With new bassist, ZZ Top delivers its bearded boogie in Wayzata

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Bass man Dusty Hill had the beard, shades and hat that visually defined ZZ Top.

After he died on July 28, there was no question that the little ol' blues band from Texas — which had never had a personnel change in 52 years — would continue. That's what Hill wanted. And that's what the trio has done.

With longtime guitar tech Elwood Francis stepping out on bass, ZZ Top still has three distinctive beards with frontman Billy Gibbons and Francis, as well as clean-shaven drummer Frank Beard.

There was nothing sad about the Rock Hall of Famers' appearance Friday night at the Wayzata Beach Bash less than two months after Hill's passing. In fact, the band seemed refreshed, which was noticeable on the opening "Got Me Under Pressure," a 1983 MTV hit, when Gibbons and Francis grooved together.

From the jump, this was a winning night. Overall, this concert was 100 % more satisfying than ZZ Top's last Twin Cities gig, in 2019 at the State Fair, when the trio seemed rushed because of an impending rainstorm.

As always, Gibbons was in command on guitar, delivering licks in various mutated styles of the blues — Delta, Texas, Chicago, heavy, fast, slow, boogie, shuffle, gritty — and even punkish Chuck Berryesque riffs on "Pearl Necklace."

Gibbons' raspy voice was often coarse but still effective enough. It sounded suitably macabre on a bluesy reading of the country classic "16 Tons."

Beard was once again solid on his big kit with its two bass drums.

Francis, whom Hill tapped as his successor, is a 30-year member of the ZZ Top family. Like Gibbons, he's toothpick thin, with the requisite cheap sunglasses and beard — silver compared with Gibbons' strawberry blond. In Wayzata, he went hatless, showing off his freewheeling cloud of Brillo-y curls, pushed backed by a red headband that matched Gibbons' kerchief. Both were dressed in black jackets and slacks, although the star's outfit was all sparkly.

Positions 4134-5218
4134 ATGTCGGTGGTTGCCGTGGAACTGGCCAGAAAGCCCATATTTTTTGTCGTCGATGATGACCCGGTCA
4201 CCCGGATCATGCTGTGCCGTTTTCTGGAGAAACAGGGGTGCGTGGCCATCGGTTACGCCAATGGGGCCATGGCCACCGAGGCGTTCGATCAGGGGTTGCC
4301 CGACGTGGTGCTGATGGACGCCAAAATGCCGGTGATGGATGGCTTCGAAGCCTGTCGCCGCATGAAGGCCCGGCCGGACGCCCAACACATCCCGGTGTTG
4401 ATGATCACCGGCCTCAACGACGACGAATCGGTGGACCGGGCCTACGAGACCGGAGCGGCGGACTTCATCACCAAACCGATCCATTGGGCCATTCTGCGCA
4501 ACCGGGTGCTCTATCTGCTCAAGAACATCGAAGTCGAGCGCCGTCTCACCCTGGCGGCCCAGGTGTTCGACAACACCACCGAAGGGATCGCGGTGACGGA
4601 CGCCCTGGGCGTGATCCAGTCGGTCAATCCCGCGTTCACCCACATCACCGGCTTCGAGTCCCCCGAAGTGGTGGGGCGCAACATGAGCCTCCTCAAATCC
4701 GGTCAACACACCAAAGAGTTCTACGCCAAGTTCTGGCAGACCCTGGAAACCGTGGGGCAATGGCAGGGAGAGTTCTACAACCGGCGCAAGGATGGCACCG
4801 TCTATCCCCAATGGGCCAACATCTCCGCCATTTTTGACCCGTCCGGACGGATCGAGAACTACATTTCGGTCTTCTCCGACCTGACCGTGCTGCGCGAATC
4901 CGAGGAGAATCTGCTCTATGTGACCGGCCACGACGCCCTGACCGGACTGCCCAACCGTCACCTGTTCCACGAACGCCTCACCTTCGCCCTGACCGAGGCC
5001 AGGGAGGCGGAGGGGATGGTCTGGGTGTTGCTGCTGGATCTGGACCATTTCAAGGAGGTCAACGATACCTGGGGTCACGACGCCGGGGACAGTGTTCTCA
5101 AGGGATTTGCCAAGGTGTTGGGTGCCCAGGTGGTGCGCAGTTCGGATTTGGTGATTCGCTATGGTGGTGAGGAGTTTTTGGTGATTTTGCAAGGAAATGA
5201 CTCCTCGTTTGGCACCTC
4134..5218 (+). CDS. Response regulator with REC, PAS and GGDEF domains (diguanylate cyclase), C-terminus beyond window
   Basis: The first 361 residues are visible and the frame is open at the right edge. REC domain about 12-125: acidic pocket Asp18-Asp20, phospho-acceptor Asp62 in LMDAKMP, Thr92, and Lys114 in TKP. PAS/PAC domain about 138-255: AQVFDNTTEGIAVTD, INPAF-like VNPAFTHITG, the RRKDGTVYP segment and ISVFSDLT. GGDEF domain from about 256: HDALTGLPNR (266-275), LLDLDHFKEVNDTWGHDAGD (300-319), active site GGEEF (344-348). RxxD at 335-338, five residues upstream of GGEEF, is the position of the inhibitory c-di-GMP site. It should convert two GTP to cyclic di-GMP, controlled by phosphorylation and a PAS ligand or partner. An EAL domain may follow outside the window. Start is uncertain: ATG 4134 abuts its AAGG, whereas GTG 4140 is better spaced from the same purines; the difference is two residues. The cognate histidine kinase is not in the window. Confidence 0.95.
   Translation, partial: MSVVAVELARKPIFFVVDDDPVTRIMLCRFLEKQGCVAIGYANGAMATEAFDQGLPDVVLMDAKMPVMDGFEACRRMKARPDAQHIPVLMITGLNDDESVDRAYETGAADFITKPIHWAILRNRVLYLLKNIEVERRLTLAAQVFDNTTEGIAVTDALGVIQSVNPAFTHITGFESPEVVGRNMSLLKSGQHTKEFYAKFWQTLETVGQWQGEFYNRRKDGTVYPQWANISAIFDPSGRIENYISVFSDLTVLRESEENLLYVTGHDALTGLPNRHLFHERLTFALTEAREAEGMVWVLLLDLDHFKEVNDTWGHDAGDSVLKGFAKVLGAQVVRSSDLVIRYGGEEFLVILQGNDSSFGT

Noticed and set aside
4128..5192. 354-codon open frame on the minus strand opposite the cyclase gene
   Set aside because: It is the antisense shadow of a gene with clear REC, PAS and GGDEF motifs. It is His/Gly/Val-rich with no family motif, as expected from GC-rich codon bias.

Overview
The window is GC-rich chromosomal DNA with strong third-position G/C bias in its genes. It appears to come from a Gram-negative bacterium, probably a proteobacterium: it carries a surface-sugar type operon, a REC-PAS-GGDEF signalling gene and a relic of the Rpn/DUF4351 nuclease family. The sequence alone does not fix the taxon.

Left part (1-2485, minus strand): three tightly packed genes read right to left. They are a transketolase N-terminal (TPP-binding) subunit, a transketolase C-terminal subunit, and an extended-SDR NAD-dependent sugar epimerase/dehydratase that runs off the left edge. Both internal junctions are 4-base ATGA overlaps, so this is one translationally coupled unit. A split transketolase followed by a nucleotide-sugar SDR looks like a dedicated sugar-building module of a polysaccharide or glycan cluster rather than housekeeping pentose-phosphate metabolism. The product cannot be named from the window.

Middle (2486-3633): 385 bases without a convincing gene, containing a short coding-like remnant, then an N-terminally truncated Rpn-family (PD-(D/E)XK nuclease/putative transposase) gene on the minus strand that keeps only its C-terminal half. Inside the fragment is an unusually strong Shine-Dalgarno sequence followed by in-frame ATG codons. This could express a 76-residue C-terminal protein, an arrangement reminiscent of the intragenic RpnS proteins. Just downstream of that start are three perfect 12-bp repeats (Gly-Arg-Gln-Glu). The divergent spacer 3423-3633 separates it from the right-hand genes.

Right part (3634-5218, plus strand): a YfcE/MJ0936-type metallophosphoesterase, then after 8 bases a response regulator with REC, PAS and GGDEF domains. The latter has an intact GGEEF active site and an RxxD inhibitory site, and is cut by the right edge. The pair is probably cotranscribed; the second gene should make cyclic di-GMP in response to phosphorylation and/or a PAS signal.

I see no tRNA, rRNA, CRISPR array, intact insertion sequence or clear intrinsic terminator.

Francis has a bass, and he knows how to use it. He helped Beard provide the perfect rhythmic rumble. He was a good foil for Gibbons, as well, manifesting obvious camaraderie and a willingness to jam.

For "Legs," ZZ Top continued the tradition of playing guitars covered in fake fur but didn't spin them like Hill and Gibbons used to do in unison.

On Friday, there was less winking and leering humor in Gibbons' manner and patter. He did get off a good line when his guitar tech — Francis' replacement — brought a new instrument but failed the final step.

"It's an electric guitar," Gibbons announced. "It might help if you turn it on." He then mockingly ordered: "I told you to stay in the car."

The 4,000 fans loved the MTV favorites (especially the boogieing "Sharp Dressed Man" and the hard-charging "Legs") and even earlier hits, including 1973's snaking "La Grange," which, with lit-up carnival rides spinning behind the stage, created the kind of rush that some men might have experienced at the brothel for which the song is named.

To follow "La Grange," ZZ Top let Hill do the singing via recording as Francis, Beard and Gibbons played "Tush," and the fans got exactly what they were looking for, which wasn't much more than a boogieing good time.

Opening the concert was Samantha Fish, a bluesy guitarist of considerable skills.

Twitter: @Jon Bream • 612-673-1719

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